Rechler Equity Partners, which owns the former Island Hills Golf and Country Club in Sayville, has debuted its 3rd plan since 2017 to create housing on the property. Residents are protesting. NewsdayTV's Virginia Huie reports. Credit: Newsday/Kendall Rodriguez; File Footage; Photo Credit: Randee Daddona; Rechler Equity Partners

The developer whose plans to build housing on a former Sayville golf course have met fierce community opposition for several years has a third proposal for the land, one that includes fewer units and single-family homes with age restrictions.

Rechler Equity Partners, which owns the former Island Hills Golf and Country Club on Lakeland Avenue, has downsized the proposed project for a second time since its original 2017 plan.

Last year, a conceptual plan called for 925 housing units. The developer presented that proposal to the community in August, but never pursued Town of Islip approval after pushback from residents.

The third plan, which Rechler officials said they submitted to the town Monday and also shared with Newsday, includes 890 homes — more than a third of which would be for sale.

The project requires the town board to approve a zoning change. The property's zoning only allows 98 single-family homes on the former golf course, which closed in 2015.

A Town of Islip spokeswoman confirmed Tuesday that the developer filed revised plans with the town planning department. Town officials expect “all required documents” to be submitted for a state environmental quality review and change of zone “in the near future” before a public hearing will be held, she said.

In 2021, Islip's town board rejected the developer's 2017 initial proposal by voting down a zone change after a public hearing at which more than 200 residents objected to the plan. It had called for a 1,365-unit apartment complex on the 114-acre property.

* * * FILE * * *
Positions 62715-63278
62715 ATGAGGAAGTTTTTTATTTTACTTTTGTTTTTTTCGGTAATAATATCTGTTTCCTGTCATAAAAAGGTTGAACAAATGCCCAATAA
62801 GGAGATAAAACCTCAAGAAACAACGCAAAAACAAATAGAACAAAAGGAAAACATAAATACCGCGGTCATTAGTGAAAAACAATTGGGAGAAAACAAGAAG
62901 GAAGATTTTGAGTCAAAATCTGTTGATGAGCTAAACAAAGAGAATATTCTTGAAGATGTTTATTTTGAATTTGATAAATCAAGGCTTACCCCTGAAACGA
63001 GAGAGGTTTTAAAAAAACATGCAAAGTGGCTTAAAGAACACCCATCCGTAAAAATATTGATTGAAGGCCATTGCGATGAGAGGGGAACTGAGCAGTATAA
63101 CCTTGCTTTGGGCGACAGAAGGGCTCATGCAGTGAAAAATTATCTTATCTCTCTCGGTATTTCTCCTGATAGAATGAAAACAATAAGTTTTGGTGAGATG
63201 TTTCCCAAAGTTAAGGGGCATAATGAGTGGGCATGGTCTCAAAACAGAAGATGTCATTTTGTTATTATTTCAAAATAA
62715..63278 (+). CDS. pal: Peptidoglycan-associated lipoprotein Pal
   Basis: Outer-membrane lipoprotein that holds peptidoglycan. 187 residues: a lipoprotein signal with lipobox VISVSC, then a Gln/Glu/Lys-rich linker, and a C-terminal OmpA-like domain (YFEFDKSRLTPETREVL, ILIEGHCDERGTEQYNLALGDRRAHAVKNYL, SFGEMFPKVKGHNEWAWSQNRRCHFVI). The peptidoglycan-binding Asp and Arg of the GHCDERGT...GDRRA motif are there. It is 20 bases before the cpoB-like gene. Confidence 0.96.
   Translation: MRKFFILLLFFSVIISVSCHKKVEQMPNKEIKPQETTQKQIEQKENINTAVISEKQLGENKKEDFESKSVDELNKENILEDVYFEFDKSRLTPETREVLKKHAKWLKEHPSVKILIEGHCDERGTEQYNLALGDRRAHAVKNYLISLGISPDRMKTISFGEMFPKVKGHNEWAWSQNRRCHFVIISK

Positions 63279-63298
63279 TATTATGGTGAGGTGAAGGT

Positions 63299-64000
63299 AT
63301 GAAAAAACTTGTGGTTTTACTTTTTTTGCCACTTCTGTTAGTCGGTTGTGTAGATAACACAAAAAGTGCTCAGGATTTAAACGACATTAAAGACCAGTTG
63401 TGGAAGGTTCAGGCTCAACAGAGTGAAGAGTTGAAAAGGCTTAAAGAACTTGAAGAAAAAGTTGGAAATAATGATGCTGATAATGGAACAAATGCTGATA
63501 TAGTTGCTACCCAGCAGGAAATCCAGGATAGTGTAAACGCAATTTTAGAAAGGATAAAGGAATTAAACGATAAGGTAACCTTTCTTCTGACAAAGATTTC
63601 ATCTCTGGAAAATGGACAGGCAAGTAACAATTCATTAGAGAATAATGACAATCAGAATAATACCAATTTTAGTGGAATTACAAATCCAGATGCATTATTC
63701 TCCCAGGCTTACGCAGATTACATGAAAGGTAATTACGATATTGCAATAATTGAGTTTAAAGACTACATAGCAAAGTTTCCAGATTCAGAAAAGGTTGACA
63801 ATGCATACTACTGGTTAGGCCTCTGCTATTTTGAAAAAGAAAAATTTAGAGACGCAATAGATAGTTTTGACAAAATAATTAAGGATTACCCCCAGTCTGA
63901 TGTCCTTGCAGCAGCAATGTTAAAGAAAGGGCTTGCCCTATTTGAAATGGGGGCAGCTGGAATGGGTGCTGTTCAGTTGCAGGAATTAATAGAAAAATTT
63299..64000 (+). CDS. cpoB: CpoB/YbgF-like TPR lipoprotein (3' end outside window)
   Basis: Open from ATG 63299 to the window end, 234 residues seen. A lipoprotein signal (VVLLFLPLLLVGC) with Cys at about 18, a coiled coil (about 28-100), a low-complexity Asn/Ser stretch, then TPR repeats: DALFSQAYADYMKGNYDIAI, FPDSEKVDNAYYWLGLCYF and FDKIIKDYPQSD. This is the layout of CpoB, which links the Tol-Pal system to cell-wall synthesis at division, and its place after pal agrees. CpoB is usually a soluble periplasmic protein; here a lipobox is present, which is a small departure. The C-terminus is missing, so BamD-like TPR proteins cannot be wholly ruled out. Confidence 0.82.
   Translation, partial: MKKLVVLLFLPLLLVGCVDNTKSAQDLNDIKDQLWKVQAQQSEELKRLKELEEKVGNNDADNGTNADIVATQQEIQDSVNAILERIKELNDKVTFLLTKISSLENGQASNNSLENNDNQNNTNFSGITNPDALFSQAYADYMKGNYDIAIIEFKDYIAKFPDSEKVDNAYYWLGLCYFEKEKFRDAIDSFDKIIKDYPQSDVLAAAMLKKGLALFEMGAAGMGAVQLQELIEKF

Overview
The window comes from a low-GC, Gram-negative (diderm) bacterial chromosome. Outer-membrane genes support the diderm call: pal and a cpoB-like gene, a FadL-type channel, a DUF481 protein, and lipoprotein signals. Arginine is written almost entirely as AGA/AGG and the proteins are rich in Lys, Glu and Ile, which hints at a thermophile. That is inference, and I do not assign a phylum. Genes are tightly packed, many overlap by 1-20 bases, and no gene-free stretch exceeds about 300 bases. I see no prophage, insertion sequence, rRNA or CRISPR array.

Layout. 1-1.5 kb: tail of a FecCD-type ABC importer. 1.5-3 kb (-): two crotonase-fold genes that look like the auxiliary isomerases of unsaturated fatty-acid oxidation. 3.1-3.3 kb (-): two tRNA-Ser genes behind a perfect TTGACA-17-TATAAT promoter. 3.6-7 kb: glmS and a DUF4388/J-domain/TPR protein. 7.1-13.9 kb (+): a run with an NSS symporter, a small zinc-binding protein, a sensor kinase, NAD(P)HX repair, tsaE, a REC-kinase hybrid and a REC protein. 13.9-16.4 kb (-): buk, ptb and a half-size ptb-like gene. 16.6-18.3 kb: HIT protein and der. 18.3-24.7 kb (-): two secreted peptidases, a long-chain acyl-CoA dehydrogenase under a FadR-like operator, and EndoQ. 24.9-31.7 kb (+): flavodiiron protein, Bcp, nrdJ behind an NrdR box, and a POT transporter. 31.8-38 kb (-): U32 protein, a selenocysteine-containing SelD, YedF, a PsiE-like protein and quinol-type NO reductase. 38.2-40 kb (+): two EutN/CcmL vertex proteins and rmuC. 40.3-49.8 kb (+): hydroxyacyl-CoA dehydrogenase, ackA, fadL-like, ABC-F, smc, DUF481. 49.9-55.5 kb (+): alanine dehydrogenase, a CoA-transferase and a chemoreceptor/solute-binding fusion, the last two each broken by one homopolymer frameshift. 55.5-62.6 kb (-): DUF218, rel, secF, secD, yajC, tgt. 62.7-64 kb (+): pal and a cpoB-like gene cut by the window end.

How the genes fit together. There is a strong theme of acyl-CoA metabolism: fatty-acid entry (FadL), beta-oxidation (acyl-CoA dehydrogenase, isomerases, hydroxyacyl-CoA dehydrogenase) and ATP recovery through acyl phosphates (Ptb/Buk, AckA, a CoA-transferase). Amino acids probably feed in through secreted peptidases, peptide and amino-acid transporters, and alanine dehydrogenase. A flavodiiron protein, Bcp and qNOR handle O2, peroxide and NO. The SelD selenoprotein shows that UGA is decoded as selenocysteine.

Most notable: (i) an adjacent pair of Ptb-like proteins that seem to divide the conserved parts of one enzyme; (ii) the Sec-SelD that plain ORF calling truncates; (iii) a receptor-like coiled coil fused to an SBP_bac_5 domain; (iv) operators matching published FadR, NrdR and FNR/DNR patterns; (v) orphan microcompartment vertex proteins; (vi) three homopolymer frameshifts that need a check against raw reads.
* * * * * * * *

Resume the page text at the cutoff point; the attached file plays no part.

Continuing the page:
The latest plan for the development, now known as South Bay Village, includes 314 single-family homes for people 55 and older, an age restriction that officials who work for the developer said in a Newsday interview would translate into less traffic from the site. 

The proposal also calls for 576 total rental homes, with 173 of those residences for people 55 and older. The plan limits buildings to three stories and includes housing options that would range from studio apartments to three-bedroom detached cottages.

Between 10 and 15 affordable rental homes would be reserved for adults with disabilities, according to Rechler officials. 

They called the revised design a “walkable neighborhood” that would have interconnected streets and green space. The company doesn't have an estimate for how much it would spend on the project, according to spokesman David Chauvin.

To address community opposition, the developer last summer organized a five-person advisory committee of local stakeholders and held invitation-only meetings to gather feedback.

“I feel like we've gotten such great information in terms of what people want to see, what they don't want to see, what concerns them. And we've taken that, and we've … turned it into this plan,” Gregg Rechler, a managing partner at the company, said Monday.

Records provided by the developer also show the latest proposal includes a plan to build a bigger wastewater infrastructure facility and provide residents with shuttles to Sayville’s Main Street and the nearby Long Island Rail Road station. 

Rechler officials said community feedback also led to the elimination of plans for a community farm and an on-site art center.

But leaders with civic group The Greater Islip Association Inc. said in interviews Tuesday the third version of the development proposal is still too large.

Association president Milynn Augulis said the new proposal is “certainly not a compromise.”

John Tafe, the group's executive assistant, said it exceeds the density allowed on the property many times over.

“You went from reaching for over the moon to now just reaching for the moon,” he said.